Hotspots in two areas of a gene that encodes a specific signaling enzyme, or kinase, are vulnerable to a variety of mutations found in five types of brain cancers, according to a report published in the August 1 issue of the journal Cancer Research.
Mutations in the gene PIK3CA occur spontaneously as part of the brain tumor development rather than being passed genetically between generations, said Hai Yan, M.D., Ph.D., the senior scientist of the studies conducted by a collaborative research team from Duke University, Johns Hopkins University, and the University of Utah.
"PIK3CA mutations are known to occur in as much as 30 percent of colorectal and gastric cancers and glioblastomas and they are also present, to a lesser extent, in breast and lung cancer," Yan noted. "Our studies defined the association of mutant PIK3CA gene in a wider spectrum of adult and pediatric brain tumors as well."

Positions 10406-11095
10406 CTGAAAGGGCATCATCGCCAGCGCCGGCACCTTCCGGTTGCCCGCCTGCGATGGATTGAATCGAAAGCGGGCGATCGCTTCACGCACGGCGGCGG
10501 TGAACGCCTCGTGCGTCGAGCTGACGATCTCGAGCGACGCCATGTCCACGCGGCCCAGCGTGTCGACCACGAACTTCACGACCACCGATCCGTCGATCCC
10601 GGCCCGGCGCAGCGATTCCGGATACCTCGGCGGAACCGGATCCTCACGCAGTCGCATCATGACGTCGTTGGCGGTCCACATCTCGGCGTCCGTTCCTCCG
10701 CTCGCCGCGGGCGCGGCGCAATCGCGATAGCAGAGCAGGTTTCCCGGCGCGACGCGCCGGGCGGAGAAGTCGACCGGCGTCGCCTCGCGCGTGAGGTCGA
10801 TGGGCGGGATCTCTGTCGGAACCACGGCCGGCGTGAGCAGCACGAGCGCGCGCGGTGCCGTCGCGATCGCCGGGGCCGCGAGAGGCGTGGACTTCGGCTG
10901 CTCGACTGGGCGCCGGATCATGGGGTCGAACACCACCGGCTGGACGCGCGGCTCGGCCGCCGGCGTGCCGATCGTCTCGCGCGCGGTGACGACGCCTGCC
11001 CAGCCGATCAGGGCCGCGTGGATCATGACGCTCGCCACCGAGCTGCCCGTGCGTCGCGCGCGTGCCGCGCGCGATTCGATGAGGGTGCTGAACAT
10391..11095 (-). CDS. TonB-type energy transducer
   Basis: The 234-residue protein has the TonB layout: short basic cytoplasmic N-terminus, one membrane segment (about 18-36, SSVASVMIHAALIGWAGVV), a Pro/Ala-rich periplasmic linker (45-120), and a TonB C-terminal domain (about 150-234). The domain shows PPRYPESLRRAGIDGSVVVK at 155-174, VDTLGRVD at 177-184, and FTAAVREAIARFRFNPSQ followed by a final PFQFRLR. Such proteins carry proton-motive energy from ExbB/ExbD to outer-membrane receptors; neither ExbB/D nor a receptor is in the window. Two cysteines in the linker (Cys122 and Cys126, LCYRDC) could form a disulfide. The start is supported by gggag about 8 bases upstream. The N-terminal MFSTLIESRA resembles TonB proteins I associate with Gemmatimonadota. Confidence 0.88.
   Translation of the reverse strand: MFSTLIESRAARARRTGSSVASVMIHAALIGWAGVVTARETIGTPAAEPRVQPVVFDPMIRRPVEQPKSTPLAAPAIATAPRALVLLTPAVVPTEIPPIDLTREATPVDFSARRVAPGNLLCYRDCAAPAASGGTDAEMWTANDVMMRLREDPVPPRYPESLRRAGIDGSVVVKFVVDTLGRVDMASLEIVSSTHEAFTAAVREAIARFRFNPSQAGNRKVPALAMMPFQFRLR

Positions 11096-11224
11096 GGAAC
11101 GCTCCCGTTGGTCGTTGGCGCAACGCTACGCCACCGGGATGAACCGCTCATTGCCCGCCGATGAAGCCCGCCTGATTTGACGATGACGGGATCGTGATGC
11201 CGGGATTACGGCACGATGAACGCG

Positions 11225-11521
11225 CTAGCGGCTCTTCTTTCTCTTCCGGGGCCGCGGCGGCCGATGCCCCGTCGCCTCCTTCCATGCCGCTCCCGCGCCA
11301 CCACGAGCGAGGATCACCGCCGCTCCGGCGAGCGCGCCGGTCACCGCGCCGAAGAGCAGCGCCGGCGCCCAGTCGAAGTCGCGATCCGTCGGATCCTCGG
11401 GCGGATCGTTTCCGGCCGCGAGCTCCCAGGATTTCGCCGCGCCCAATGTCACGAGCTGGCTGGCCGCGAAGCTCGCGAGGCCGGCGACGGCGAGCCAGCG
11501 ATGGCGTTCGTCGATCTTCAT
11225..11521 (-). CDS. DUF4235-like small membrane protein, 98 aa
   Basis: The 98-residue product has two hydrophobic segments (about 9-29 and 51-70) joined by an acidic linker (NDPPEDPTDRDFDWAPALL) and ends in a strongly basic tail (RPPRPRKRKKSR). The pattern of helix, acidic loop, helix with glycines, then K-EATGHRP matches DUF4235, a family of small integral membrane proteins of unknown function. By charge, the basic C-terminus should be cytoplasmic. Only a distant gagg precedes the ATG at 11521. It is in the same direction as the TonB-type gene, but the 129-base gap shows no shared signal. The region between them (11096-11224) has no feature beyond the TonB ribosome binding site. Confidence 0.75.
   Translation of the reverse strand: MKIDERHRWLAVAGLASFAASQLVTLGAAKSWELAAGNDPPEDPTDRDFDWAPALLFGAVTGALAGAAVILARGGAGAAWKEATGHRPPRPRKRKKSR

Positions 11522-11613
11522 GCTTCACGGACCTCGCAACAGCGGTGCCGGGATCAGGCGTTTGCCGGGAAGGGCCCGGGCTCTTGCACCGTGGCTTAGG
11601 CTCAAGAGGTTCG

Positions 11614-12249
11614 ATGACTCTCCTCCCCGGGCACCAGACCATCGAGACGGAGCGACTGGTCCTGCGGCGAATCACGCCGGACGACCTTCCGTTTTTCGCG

Russell Vanderboom, PhD | EurekAlert!
Fish recognize their prey by electric colors
13.11.2018 | Rheinische Friedrich-Wilhelms-Universität Bonn
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13.11.2018 | Leibniz-Institut für Pflanzengenetik und Kulturpflanzenforschung
Biochips have been developed at TU Wien (Vienna), on which tissue can be produced and examined. This allows supplying the tissue with different substances in a very controlled way.
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On Saturday, 10 November 2018, the research icebreaker Polarstern will leave its homeport of Bremerhaven, bound for Cape Town, South Africa.
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Physicists at ETH Zurich demonstrate how errors that occur during the manipulation of quantum system can be monitored and corrected on the fly
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